Alexa and I have been working together for close to 18 months now. I was an early user and began utilizing her daily and she has made my life SO much easier. I knew I would love her before I got her, but I never imagined I’d rely on the device SO MUCH, but it has become a huge compensating strategy for me. I’d love to see other TBI survivors utilize her because she does a lot for me and helps me save my spoons.
Oh, and if I sound crazy because you have no idea who Alexa is, Alexa actually isn’t a s/he it’s Amazon’s Bluetooth Speaker. Amazon defines Alexa as “an intelligent personal assistant developed by Amazon, made popular by the Amazon Echo and the Amazon Echo Dot devices” and it’s the name you speak when you are communicating with the device and requesting it to perform certain functions. Below is a picture of it (mine is black) and it looks just like a bluetooth speaker…except it’s so much more!
I was first introduced to Alexa while on vacation with my husbands family, and we simply used the device as a speaker. My sister-in-law explained a bunch of Alexacapabilities and I immediately saw the benefit to getting her for the kitchen. Prior to my TBI, I was never much of a chef. I worked too much to have any time to cook and we relied heavily on take out and quick, not necessarily healthy meals. After my TBI, I didn’t cook for years because it was so challenging. I’d forget I was cooking things and it would burn. I’d also become flustered with the ingredients, lose my train of thought and leave things out. It was extremely frustrating. Once I had my daughter, I forced myself to start cooking because I wanted to provide her nutritious meals- my crockpot became my best friend and I started using timers for everything when I was cooking real time. The timer on my microwave would be for one item and the timer on my stove for another. Problem is that after I had kids, I’d get preoccupied and forget that I had to set a timer. So in 2016, when I met Alexa I started using her timer functionality and requested a timer for everything I am cooking. “Alexa , set a timer for 5 minutes” and then five minutes later she starts beeping and it reminds me to do whatever it is I am doing. You can also have multiple timers running at once, I definitely use dual timers frequently and may have even had a third one going once.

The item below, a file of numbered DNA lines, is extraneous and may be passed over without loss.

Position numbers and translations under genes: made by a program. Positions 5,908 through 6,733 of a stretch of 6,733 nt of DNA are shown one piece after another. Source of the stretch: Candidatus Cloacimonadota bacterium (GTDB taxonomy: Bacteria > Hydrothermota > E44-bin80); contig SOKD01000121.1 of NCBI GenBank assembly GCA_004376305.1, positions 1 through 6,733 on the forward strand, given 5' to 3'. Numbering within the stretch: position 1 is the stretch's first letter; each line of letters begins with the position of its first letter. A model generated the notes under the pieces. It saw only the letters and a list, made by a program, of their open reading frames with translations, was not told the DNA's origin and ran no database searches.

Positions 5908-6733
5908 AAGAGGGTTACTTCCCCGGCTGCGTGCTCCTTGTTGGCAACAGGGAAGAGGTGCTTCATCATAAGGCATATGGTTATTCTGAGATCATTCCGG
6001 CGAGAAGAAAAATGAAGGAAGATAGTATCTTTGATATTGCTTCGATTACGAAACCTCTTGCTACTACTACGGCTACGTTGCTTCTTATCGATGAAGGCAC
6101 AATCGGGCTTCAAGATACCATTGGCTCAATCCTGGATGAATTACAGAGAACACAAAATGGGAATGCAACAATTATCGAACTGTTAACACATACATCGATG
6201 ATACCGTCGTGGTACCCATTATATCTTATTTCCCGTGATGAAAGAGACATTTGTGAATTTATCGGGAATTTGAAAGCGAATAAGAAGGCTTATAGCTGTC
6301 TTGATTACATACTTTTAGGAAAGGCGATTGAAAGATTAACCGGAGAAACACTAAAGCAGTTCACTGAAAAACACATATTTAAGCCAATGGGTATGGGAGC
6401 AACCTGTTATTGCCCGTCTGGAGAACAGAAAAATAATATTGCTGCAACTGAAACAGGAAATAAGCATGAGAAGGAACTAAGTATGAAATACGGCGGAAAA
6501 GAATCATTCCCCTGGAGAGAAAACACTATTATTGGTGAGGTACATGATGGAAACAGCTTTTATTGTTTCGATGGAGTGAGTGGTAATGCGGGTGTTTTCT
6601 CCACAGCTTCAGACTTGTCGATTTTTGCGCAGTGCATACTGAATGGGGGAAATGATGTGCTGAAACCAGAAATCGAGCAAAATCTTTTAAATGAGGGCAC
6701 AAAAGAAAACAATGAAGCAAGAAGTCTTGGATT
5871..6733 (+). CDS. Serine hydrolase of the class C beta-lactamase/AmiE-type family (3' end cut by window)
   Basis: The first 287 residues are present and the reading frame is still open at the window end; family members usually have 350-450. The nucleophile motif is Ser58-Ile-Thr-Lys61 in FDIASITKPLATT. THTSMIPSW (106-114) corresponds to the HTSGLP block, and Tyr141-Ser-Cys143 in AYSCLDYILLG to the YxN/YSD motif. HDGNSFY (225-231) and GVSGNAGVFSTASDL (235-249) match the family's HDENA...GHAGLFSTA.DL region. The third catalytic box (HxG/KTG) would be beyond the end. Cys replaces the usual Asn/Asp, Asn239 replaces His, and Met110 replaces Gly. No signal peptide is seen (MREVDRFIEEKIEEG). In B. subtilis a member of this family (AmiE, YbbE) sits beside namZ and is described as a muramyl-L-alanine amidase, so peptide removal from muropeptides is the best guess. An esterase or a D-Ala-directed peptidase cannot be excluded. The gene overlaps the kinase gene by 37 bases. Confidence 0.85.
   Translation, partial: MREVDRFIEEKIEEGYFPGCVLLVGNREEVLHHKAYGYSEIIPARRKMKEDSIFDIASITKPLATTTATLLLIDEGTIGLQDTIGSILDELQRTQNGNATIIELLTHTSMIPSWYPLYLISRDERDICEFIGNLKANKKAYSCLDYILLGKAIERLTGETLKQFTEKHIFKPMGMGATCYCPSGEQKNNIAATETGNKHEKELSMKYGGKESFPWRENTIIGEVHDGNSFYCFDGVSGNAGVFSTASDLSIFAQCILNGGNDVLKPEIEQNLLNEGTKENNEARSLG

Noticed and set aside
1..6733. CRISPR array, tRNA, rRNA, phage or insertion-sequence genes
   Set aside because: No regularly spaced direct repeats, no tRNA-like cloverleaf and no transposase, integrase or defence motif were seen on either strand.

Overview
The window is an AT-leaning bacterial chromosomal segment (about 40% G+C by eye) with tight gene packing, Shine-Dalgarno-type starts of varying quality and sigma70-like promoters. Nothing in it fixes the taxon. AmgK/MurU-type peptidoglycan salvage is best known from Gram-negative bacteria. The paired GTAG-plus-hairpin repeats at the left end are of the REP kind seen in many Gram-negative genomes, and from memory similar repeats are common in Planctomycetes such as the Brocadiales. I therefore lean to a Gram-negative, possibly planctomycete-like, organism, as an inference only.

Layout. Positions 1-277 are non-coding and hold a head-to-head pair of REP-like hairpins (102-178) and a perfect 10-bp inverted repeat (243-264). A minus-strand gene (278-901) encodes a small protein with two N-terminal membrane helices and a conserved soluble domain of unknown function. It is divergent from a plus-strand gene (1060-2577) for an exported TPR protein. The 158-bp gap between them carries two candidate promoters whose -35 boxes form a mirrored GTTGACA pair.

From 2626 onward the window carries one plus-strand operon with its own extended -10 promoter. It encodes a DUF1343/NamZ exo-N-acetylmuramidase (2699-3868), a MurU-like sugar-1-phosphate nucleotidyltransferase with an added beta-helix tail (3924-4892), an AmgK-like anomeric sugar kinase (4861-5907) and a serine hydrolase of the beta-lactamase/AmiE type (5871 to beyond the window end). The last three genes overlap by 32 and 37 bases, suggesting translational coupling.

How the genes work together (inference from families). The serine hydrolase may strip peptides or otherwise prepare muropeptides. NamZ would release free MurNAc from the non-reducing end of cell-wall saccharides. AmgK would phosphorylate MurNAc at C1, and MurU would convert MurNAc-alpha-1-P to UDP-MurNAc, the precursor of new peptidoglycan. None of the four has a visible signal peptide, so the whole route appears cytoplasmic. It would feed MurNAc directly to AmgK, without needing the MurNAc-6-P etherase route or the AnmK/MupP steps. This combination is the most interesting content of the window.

Another helpful Alexa kitchen hack is when I am cooking and need to convert one tablespoon to teaspoons or a 1/2 cup into tablespoons. I simply ask her the conversion while I am in the midst of making whatever I am making and I can measure the ingredient properly. Prior to Alexa, I’d have to stop, wash my hands, and go to my iPad or phone to type in the question. I’d then generally forget the unit of measure I was trying to convert and/or forget what ingredient I left off at and then you know how it goes, the recipe would spiral into a disaster. Generally speaking, since I’ve started using Alexa help me with my conversions this doesn’t happen! It also helps when I am in the middle of a recipe and don’t have a sled I i ingredient that I need. I ask, “Alexa , what’s a substitution for egg in a recipe?” And she provides me some solutions.
One of my favorite Alexa capabilities is how she links to a grocery list on my phone. This is another example of how when I am doing something in the kitchen, I don’t need to completely stop what I am doing to go and write it down. After TBI, we all know all too well how any distraction can cause us to lose our train of thought, which causes a lot of frustration, forgotten moments and unfinished tasks. In the kitchen when I am making breakfast I can continue to pour the cereal and milk into the kids bowls and say, “Alexa add milk and mini wheats to my shopping list.” And she responds, “I’ve added milk and mini wheats to your shopping list.” Even better that Alexa links directly to my phone because then if I happen to be out at the store later and forget my handwritten shopping list I have it stored on the app on my phone!